Wow, that was quick! What looked the making of a dynasty with the Seattle Seahawks (2017 SUR 9-7; PSR 6-9-1; O/U 7-9) has disappeared almost as quickly as Halley’s Comet, the title window having apparently shut last year. A lesson, perhaps, in modern pro football economics, as the core of the roster was indeed set up to have an extended run...if the Seahawks could find a way to pay everyone at market rate. But the salary dynamics of the early Russell Wilson years were hard to maintain; other than paying QB Matt Flynn (who ended up a little-used backup in 2012), the Seahawks were paying way under market value at the QB position, especially for the Super Bowl seasons of 2013-14 when Wilson was still working on his rookie contract. Wilson’s pay scale, however, would soon have to be upgraded, then it was time for other stars on the roster to get rewarded, too. Keeping everyone happy would be impossible; key cogs began to peel away. A noteworthy casualty has been the much-hyped “Legion of Boom” secondary that would eventually fracture due in part to contract issues. Now the defensive backfield is barely recognizable from the Super Bowl years, with one-time spiritual leader Richard Sherman, of all people, even allowed to walk to the division rival 49ers (yes, the 49ers!) in free agency. The famous rah-rah style of HC Pete Carroll has not been enough to hold the roster together.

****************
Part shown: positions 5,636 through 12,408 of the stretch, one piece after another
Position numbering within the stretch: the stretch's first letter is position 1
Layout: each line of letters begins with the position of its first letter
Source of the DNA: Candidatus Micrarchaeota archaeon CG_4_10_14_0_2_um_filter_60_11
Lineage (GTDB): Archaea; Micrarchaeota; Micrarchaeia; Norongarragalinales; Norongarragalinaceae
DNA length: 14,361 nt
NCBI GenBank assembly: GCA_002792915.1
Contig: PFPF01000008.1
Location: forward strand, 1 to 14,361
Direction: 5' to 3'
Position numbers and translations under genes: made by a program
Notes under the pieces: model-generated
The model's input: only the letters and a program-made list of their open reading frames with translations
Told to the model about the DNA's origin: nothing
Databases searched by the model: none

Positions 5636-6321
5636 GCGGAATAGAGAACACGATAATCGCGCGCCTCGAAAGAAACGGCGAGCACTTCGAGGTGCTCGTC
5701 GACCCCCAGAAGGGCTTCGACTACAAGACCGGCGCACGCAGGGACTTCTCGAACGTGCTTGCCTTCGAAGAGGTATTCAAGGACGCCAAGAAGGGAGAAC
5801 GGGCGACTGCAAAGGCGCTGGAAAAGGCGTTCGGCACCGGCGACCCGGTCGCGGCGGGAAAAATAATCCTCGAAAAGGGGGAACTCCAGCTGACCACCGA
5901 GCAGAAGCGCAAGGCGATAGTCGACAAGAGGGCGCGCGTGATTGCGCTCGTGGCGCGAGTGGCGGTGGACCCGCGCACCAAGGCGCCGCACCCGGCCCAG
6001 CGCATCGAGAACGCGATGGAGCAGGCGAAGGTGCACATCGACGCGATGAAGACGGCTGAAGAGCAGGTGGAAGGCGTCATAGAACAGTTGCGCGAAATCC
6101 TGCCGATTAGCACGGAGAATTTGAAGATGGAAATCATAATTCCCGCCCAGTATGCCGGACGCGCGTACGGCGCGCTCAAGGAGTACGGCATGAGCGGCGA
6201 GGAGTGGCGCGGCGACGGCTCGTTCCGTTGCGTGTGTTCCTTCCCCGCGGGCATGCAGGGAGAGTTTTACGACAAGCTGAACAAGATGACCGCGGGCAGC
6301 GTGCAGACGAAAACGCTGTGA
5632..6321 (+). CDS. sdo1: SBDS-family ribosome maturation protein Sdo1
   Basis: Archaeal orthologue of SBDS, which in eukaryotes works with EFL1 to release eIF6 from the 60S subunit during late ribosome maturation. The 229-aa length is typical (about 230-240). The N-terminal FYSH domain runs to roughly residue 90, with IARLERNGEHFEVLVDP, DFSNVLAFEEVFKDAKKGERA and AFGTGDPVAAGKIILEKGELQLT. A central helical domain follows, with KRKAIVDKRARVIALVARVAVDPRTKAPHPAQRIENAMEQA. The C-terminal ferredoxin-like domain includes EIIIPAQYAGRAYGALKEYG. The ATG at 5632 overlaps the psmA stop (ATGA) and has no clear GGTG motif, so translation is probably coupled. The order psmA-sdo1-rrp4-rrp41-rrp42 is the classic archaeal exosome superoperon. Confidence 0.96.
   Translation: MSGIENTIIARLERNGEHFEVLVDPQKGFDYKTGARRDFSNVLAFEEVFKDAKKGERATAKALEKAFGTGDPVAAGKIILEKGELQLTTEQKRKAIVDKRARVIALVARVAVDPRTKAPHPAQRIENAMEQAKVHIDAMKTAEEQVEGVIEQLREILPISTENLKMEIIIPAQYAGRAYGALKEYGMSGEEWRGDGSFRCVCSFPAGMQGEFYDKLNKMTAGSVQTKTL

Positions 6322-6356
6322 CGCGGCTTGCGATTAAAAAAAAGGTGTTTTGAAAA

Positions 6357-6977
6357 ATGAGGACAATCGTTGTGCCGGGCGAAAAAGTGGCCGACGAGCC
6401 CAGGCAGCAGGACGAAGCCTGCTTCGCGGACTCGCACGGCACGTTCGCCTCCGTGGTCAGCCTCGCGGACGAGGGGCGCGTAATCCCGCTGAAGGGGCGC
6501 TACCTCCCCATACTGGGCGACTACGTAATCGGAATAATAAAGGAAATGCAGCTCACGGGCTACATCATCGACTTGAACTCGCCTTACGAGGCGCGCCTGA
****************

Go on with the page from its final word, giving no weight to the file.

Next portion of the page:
The lesson? It’s hard to keep a core of key players together for more than a few years in the modern NFL. Which makes the enduring success Bill Belichick and the Patriots all the more remarkable, but we digress.

If there is hope for a Seattle recovery this season, it mostly centers upon aforementioned QB Wilson, whose value to his team might only be matched in modern-day pro sports by the Lakers’ LeBron James, or maybe Cristiano Ronaldo of Juventus. Rarified air, to be sure.  Hard to think of many others who rate as highly, and Wilson was again the closest thing to a one-man gang in the NFL last season, accounting for more than 80% of the Seawhak offense. For good measure his 586 rushing yards were 346 more than the team’s runner-up rusher, Mike Davis. Oh yes, Wilson’s 34 TD passes also league the league in 2017. The silver lining in the clouds of an 0-4 preseason mark this August was that Wilson was hardly on the field, but looked ready for the regular season in his one somewhat-extended appearance in Game 3 vs. the Vikings.